Are the relevant national professional associations taking any action? Has CIPA made any representations to the GB delegation? Has EPI made representations to any AC delegates? (I know both made submissions on the BoA reform proposals, which were largely ignored, but surely it is time for both CIPA and EPI, and their counterparts in other member states, to make a more general intervention directly to the AC members.)

If the largest EPO-using law firms and companies in each member state made official representations to the AC would these carry any more weight?

The IPKat is performing a great service in Kataloguing all of the perverse developments at the EPO but the time has come for us to speak up directly to those in power. While the complaints are being documented on a handful of blogs, the AC and the management can disregard these as being just some bloggers’ opinion. We can’t just sit on the sidelines and complain amongst ourselves, watching while the EPO management continues to ride roughshod over its employees – we users need to let the EPO know that we are concerned too, and that the opinion of the blogs is shared by many practitioners.

Who will coordinate such action?

As was hinted earlier today, we now consider setting up (or helping to set up) a petition, maybe organise some kind of action which can compel the abuses by EPO management to stop. Hitting them where it hurts, it might help to embargo or discourage further patent applications unless or until some ultimatum is met (e.g. allowing external auditors and an independent investigation to take place at the Office). It may be the only remaining way to resolve this AC-Team Battistelli deadlock.

11.02.11

Sign the New White House Petition Against Software Patents

Posted in Action, Antitrust, Patents, Petitions at 3:19 am by Guest Editorial Team

The Obama administration issued a feeble response to a previous petition against software patents signed by more than 14,000 people. Please sign the new one which requires more than 20,000 signatures to merit a response.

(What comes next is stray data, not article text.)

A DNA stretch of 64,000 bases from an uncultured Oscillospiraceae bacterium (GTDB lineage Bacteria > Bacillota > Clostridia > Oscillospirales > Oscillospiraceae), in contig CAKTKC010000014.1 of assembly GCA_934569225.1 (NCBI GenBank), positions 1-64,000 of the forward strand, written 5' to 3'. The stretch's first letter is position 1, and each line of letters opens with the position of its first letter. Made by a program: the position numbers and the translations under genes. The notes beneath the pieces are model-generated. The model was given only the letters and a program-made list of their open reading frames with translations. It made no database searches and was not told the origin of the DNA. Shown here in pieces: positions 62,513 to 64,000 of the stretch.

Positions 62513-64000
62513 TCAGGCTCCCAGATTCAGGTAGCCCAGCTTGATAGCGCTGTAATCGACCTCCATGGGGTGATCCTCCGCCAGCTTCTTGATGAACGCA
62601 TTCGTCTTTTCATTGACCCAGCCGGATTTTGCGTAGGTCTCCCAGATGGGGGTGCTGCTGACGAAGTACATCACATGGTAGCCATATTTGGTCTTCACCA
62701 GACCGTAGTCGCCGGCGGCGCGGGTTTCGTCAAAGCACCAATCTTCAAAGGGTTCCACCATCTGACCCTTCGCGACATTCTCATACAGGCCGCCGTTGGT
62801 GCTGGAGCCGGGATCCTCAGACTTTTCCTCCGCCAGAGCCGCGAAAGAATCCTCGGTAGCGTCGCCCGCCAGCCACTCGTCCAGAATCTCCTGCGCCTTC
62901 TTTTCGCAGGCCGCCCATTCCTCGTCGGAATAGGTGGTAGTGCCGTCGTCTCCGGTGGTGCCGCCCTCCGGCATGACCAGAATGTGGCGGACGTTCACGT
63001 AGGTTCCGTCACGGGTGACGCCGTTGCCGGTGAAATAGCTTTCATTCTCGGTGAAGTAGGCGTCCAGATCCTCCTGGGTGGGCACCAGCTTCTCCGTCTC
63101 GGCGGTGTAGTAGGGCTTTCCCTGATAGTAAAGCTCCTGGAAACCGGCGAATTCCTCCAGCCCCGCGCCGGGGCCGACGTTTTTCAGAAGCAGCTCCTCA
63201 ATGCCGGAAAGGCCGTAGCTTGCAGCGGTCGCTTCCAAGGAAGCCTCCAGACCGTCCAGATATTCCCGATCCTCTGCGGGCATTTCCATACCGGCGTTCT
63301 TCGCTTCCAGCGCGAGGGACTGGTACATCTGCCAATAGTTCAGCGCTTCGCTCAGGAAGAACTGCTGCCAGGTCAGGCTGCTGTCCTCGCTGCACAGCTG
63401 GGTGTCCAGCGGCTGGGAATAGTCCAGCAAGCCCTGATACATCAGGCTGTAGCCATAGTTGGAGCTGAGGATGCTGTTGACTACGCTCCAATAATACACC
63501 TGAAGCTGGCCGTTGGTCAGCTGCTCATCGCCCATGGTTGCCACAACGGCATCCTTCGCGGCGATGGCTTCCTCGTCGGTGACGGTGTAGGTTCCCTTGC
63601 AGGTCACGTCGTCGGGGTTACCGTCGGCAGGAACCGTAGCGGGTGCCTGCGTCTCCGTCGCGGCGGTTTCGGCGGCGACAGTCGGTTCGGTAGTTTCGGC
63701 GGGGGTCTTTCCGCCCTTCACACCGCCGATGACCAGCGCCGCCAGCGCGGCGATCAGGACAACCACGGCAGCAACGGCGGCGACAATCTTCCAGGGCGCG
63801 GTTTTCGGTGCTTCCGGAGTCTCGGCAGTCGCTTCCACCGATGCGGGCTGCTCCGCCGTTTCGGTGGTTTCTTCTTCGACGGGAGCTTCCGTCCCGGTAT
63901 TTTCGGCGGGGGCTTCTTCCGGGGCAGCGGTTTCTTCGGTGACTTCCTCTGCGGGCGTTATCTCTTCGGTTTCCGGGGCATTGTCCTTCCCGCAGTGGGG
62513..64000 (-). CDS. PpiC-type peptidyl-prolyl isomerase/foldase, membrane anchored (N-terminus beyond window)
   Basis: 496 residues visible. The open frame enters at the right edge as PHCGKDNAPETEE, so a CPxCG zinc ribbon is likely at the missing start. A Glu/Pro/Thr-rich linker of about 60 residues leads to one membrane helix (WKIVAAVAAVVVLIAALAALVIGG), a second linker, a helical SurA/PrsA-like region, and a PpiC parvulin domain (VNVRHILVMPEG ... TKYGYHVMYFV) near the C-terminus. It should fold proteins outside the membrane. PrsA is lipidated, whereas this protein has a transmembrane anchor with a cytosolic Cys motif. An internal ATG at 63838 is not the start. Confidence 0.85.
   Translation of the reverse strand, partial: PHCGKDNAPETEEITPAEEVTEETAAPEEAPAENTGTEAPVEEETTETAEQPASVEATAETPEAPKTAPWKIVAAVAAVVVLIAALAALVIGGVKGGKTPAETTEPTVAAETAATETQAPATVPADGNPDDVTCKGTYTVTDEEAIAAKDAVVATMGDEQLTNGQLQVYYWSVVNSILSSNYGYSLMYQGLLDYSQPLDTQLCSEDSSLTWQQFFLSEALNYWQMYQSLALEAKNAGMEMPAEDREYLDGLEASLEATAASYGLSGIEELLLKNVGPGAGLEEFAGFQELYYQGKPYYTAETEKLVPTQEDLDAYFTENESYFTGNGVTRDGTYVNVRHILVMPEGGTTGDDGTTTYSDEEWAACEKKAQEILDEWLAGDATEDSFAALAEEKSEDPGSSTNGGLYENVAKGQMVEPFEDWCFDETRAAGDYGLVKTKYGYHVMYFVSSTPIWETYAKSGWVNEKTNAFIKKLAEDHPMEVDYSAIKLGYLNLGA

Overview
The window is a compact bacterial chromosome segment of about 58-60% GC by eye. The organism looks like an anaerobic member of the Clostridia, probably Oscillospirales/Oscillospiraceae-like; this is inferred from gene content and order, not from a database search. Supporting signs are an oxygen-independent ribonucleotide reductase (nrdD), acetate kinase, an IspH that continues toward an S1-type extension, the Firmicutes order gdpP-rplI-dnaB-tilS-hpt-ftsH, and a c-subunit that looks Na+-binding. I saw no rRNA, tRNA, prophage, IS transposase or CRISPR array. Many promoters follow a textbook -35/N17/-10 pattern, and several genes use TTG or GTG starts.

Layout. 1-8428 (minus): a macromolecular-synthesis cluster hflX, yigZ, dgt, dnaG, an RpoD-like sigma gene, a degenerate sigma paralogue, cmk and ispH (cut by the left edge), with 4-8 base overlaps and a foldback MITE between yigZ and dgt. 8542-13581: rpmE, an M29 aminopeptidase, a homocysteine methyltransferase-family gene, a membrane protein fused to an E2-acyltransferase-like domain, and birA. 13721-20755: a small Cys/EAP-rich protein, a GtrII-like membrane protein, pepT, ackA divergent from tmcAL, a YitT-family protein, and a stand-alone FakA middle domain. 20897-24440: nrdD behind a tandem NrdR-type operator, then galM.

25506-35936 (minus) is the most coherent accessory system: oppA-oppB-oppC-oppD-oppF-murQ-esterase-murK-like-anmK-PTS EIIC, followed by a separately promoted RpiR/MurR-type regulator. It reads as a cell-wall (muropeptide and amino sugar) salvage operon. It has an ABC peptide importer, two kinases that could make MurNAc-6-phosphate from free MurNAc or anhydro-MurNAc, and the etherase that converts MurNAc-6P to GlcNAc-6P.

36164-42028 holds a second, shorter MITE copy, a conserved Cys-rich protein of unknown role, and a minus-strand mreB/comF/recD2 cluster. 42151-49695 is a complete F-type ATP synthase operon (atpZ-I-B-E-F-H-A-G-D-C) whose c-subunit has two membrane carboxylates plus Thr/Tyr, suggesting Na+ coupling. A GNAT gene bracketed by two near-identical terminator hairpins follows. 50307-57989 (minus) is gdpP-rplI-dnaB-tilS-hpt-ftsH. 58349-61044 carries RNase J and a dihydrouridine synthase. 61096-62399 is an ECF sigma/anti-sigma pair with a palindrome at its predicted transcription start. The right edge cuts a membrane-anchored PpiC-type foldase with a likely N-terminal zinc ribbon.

WE PETITION THE OBAMA ADMINISTRATION TO:
Pursue Software Patent Abolition.
We hold the belief that software patents, in nature and practice, hinder true innovation and grant unjust monopolies.

The Obama Administration’s response to a previous petition shamefully attempted to absolve the President of responsibility and placate us with the toothless America Invents Act. We summarily reject his response and demand immediate action.

Rapid growth in the software industry during economic malaise demonstrates the importance and power of this market. The President must use his full power and influence to fight harmful forces from entrenched incumbents and non-producing entities.

There are no possible reforms to be made to the USPTO that will enable it to keep pace with innovation in the software industry. Those who truly understand software are creating it.

03.02.11

HP Acquires Firm Hostile Towards Free Software, a Microsoft Ally

Posted in Free/Libre Software, FUD, HP, Microsoft, Petitions, Security at 10:17 am by Dr. Roy Schestowitz

Summary: New article about software patents reveals that HP, under new leadership, has quietly bought a group of Microsoft allies (Fortify)

Following Hurd’s departure [1, 2, 3, 4] a former Microsoft ally was made the CEO of HP [1, 2, 3, 4] and this is important because of HP’s leading position in the desktops/servers market, not to mention all of its patents. “Every time a software patent is registered, an angel is bludgeoned to death with a shoe,” wrote “MrAlanCooper” to a former Microsoft employee. Yesterday we noticed this article about software patents in security, in which it’s mentioned that Fortify has just been acquired by HP. It’s important because Fortify too is a Microsoft ally, as we noted in [1, 2, 3, 4, 5]. The article says:

Can you patent the obvious? Apparently when it comes to software security, maybe you can. Gary McGraw explains how another party may get a patent on a technique he had a hand in inventing.

The notion of software patents is extremely controversial. The basic idea is simple and mirrors “regular” patents. An inventor invents something and files a number of claims about the invention. The Patent Office reviews the filing and determines whether to grant a patent for the invention. Holding a patent guarantees the inventor some rights to enjoy the fruits of the invention for a fixed period of time. Not so bad if you invent the next great inside-the-peel Tomato twaddler, but a bit harder to understand in the software space.